Landay at Knight Ridder did report the facts when it counted, but not enough people paid attention. He tells Moyers that
all he had to do was read the UN weapons inspectors reports online to know the White House was lying to us. When Cheney said
that Hussein was close to acquiring nuclear weapons, Landay knew he was lying: "You need tens of thousands of machines called
'centrifuges' to produce highly enriched uranium for a nuclear weapon. You've got to house those in a fairly big place, and
you've got to provide a huge amount of power to this facility."
Moyers also hits Tim Russert with a couple of tough questions. Russert expressed regret for not having included any skeptical
voices by saying he wished his phone had rung. So, Moyers begins the next segment by saying "Bob Simon didn't wait for the
phone to ring," and describing Simon's reporting. Simon says he knew the claims about aluminum tubes were false because 60
Minutes called up some scientists and researchers and asked them. Howard Kurtz of the Washington Post says that skeptical
stories did not get placed on the front page because they are not "definitive."
Moyers shows brief segments of an Oprah show in which she has on only pro-war guests and silences a caller who questions
some of the White House claims. Just in time for the eternal election season, Moyers includes clips of Hillary Clinton and
John Kerry backing the war on the basis of Bush and Cheney's lies. But we also see clips of Robert Byrd and Ted Kennedy getting
The Washington Post editorialized in favor of the war 27 times, and published in 2002 about 1,000 articles and columns
on the war. But the Post gave a huge anti-war march a total of 36 words. "What got even less ink," Moyers says, "was the release
of the National Intelligence Estimate." Even the misleading partial version that the media received failed to fool a careful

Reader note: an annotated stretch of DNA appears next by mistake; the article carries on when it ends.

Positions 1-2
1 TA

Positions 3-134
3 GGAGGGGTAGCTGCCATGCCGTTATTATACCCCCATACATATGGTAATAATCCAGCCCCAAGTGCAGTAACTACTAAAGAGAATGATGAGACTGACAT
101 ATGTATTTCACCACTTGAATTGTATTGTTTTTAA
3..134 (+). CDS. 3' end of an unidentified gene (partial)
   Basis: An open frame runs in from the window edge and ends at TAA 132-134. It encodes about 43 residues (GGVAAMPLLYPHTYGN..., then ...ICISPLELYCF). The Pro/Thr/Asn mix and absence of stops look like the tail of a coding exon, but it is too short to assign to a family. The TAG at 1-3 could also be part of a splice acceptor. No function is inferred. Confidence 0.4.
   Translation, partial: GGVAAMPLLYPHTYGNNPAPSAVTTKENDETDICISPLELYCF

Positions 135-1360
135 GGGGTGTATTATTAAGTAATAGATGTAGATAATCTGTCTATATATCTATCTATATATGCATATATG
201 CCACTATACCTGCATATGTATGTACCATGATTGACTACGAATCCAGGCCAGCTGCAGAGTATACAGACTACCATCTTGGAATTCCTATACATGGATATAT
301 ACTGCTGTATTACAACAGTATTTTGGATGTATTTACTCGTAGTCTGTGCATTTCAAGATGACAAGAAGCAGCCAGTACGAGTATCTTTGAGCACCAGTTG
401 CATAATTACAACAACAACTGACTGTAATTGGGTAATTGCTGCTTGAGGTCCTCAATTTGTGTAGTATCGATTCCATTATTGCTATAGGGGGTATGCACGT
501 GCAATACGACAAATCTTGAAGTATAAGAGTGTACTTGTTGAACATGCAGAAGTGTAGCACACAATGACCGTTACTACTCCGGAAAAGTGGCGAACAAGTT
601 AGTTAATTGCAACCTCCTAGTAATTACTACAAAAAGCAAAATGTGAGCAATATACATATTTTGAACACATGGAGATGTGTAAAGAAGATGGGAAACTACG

Landay recalls: "It said that the majority of analysts believed that those tubes were for the nuclear weapons program.
It turns out, though, that the majority of intelligence analysts had no background in nuclear weapons." Was Landay the only
one capable of noticing this detail?
Colin Powell's UN presentation comes in for similar quick debunking. We watch a video clip of Powell complaining that Iraq
has covered a test stand with a roof. But AP reporter Charles Hanley comments: "What he neglected to mention was that the
inspectors were underneath watching what was going on."
Powell cited a UK paper, but it very quickly came out that the paper had been plagiarized from a college student's work
found online. The British press pointed that out. The US let it slide. But anyone looking for the facts found it quickly.
Moyers' wonderful movie is marred by a single line, the next to the last sentence, in which he says: "The number of Iraqis
killed, over 35,000 last year alone, is hard to pin down." A far more accurate figure could have been found very easily.
BILL MOYERS JOURNAL
Special premiere airdate: Wednesday, April 25 at 9 P.M. on PBS.
Airs weekly: Fridays, beginning April 27 at 9 P.M. on PBS. (60 minutes)